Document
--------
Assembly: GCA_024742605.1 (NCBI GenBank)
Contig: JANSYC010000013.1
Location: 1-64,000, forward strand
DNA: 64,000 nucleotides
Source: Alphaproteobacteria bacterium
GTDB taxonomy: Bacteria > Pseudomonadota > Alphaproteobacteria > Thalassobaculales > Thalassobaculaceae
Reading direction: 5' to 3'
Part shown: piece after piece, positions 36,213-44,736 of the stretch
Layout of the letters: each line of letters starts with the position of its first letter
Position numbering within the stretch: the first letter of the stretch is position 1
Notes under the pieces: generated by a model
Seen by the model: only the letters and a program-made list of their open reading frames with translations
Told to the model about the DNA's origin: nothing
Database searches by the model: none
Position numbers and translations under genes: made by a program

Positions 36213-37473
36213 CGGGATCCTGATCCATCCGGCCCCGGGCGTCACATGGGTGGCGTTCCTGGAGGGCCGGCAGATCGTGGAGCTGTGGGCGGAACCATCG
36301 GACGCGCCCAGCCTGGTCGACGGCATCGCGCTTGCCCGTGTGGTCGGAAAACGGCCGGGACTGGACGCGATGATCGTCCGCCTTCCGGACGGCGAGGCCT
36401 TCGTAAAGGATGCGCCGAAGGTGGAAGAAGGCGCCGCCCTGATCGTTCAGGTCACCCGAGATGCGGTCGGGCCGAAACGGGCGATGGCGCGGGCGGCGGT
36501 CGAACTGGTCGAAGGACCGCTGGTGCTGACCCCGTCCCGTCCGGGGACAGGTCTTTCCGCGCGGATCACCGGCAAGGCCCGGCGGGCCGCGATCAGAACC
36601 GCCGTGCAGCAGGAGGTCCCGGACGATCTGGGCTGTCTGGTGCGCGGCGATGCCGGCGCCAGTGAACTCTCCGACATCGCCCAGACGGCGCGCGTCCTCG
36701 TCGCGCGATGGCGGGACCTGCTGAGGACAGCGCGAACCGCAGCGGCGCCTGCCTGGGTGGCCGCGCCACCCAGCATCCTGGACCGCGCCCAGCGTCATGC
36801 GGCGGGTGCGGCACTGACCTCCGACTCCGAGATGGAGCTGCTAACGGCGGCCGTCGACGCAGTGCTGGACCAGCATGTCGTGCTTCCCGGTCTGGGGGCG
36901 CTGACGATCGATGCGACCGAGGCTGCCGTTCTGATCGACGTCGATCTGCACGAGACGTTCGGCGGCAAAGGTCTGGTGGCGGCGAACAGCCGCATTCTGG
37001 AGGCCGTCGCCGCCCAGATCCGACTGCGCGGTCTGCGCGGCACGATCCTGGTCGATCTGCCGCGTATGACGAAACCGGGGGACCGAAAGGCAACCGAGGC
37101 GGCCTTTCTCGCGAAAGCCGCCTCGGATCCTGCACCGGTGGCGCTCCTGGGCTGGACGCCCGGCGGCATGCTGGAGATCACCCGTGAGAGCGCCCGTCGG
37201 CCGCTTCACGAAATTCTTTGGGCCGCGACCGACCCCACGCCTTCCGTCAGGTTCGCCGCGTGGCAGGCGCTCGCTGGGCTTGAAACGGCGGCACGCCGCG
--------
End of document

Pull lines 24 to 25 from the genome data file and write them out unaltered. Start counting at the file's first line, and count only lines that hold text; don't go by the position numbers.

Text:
36901 CTGACGATCGATGCGACCGAGGCTGCCGTTCTGATCGACGTCGATCTGCACGAGACGTTCGGCGGCAAAGGTCTGGTGGCGGCGAACAGCCGCATTCTGG
37001 AGGCCGTCGCCGCCCAGATCCGACTGCGCGGTCTGCGCGGCACGATCCTGGTCGATCTGCCGCGTATGACGAAACCGGGGGACCGAAAGGCAACCGAGGC